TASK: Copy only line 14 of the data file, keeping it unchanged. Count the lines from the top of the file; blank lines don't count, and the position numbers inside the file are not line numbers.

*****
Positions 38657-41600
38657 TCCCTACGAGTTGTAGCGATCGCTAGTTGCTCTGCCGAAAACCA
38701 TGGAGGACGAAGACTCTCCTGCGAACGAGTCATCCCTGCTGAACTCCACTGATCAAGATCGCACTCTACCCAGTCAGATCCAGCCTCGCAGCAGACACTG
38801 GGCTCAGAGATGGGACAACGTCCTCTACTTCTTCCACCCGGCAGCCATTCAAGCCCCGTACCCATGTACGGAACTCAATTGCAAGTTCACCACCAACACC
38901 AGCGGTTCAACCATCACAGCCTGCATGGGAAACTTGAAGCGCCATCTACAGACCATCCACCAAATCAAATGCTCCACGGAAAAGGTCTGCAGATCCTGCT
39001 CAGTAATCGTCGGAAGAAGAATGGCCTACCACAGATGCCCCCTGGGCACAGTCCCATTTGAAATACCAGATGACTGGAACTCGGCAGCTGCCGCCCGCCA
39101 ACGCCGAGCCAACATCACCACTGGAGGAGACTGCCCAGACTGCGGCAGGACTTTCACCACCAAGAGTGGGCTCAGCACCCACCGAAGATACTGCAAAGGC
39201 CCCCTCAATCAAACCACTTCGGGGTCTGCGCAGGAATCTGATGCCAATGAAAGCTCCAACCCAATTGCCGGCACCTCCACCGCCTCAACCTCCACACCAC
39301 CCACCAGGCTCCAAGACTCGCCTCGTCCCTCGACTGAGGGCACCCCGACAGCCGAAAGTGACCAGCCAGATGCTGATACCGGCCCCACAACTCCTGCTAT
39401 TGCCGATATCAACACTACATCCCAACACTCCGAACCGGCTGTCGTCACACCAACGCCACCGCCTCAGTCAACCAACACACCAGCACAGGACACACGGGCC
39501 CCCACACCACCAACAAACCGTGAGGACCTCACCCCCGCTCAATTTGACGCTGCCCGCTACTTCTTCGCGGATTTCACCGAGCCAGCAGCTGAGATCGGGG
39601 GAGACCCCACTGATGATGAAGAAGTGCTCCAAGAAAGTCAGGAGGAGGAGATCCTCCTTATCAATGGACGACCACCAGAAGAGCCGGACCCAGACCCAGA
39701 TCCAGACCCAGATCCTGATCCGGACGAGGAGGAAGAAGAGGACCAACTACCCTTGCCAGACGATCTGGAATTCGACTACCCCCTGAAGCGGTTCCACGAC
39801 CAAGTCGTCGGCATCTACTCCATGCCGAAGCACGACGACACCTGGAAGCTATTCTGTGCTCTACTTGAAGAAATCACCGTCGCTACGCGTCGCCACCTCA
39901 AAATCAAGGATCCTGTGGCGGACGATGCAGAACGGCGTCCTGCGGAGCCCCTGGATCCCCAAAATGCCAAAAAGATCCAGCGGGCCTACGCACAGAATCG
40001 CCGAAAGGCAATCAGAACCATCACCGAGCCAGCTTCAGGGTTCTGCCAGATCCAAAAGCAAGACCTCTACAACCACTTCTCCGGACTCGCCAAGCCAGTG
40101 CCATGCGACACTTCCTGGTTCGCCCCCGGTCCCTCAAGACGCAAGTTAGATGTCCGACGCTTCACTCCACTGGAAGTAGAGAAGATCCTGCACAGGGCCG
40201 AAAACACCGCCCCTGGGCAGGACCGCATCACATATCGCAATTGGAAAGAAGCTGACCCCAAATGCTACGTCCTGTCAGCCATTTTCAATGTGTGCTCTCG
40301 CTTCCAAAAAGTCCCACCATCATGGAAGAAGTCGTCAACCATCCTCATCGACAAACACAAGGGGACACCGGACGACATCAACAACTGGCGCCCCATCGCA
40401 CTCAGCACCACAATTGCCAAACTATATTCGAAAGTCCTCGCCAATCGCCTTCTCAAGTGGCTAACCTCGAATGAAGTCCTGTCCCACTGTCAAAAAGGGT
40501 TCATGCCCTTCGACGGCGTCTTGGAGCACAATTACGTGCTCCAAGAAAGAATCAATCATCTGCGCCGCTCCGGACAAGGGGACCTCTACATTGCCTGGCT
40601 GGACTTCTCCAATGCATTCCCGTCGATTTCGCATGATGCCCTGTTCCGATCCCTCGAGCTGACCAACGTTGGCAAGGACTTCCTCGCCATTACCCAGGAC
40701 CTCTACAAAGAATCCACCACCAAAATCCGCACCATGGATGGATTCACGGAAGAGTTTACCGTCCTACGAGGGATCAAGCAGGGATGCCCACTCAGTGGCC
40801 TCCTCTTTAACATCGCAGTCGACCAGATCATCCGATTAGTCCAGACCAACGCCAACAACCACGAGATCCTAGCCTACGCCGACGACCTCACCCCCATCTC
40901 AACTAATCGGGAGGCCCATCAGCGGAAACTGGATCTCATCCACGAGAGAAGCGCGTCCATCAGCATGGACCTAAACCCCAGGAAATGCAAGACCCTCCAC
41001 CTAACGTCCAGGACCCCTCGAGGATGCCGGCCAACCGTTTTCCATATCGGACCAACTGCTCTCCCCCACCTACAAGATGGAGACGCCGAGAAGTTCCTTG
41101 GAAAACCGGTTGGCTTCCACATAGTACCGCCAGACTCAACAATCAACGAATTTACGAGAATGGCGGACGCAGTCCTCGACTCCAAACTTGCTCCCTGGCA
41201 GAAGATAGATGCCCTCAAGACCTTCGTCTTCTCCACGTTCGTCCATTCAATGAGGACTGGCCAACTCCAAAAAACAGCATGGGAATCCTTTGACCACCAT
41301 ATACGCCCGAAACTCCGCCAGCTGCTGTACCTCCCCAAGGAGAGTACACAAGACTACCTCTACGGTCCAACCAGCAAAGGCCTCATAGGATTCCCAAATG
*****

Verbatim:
39801 CAAGTCGTCGGCATCTACTCCATGCCGAAGCACGACGACACCTGGAAGCTATTCTGTGCTCTACTTGAAGAAATCACCGTCGCTACGCGTCGCCACCTCA